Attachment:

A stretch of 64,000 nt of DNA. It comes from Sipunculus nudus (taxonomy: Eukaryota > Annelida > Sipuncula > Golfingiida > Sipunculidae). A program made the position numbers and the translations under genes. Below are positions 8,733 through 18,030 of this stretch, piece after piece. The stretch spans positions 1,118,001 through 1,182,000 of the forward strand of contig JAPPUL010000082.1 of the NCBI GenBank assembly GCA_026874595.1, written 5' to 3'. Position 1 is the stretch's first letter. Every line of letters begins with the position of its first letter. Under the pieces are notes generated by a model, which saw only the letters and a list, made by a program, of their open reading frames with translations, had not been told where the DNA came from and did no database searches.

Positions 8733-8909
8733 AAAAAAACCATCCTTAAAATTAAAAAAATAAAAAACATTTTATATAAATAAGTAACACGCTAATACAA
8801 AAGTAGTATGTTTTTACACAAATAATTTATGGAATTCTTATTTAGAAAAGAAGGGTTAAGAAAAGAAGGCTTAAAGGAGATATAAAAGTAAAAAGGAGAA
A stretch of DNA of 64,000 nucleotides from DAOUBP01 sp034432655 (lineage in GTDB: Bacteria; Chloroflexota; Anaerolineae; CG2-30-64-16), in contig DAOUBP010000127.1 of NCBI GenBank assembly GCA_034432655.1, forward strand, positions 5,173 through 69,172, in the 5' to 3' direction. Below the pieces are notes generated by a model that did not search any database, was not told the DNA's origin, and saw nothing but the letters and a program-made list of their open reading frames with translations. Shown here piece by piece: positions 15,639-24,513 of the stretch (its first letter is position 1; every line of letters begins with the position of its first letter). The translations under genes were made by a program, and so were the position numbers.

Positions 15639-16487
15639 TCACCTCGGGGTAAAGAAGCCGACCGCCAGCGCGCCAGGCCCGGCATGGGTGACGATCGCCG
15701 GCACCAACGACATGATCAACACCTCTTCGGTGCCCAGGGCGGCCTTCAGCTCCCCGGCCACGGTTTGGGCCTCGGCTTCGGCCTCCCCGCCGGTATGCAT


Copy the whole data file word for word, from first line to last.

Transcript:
A stretch of 64,000 nt of DNA. It comes from Sipunculus nudus (taxonomy: Eukaryota > Annelida > Sipuncula > Golfingiida > Sipunculidae). A program made the position numbers and the translations under genes. Below are positions 8,733 through 18,030 of this stretch, piece after piece. The stretch spans positions 1,118,001 through 1,182,000 of the forward strand of contig JAPPUL010000082.1 of the NCBI GenBank assembly GCA_026874595.1, written 5' to 3'. Position 1 is the stretch's first letter. Every line of letters begins with the position of its first letter. Under the pieces are notes generated by a model, which saw only the letters and a list, made by a program, of their open reading frames with translations, had not been told where the DNA came from and did no database searches.

Positions 8733-8909
8733 AAAAAAACCATCCTTAAAATTAAAAAAATAAAAAACATTTTATATAAATAAGTAACACGCTAATACAA
8801 AAGTAGTATGTTTTTACACAAATAATTTATGGAATTCTTATTTAGAAAAGAAGGGTTAAGAAAAGAAGGCTTAAAGGAGATATAAAAGTAAAAAGGAGAA
A stretch of DNA of 64,000 nucleotides from DAOUBP01 sp034432655 (lineage in GTDB: Bacteria; Chloroflexota; Anaerolineae; CG2-30-64-16), in contig DAOUBP010000127.1 of NCBI GenBank assembly GCA_034432655.1, forward strand, positions 5,173 through 69,172, in the 5' to 3' direction. Below the pieces are notes generated by a model that did not search any database, was not told the DNA's origin, and saw nothing but the letters and a program-made list of their open reading frames with translations. Shown here piece by piece: positions 15,639-24,513 of the stretch (its first letter is position 1; every line of letters begins with the position of its first letter). The translations under genes were made by a program, and so were the position numbers.

Positions 15639-16487
15639 TCACCTCGGGGTAAAGAAGCCGACCGCCAGCGCGCCAGGCCCGGCATGGGTGACGATCGCCG
15701 GCACCAACGACATGATCAACACCTCTTCGGTGCCCAGGGCGGCCTTCAGCTCCCCGGCCACGGTTTGGGCCTCGGCTTCGGCCTCCCCGCCGGTATGCAT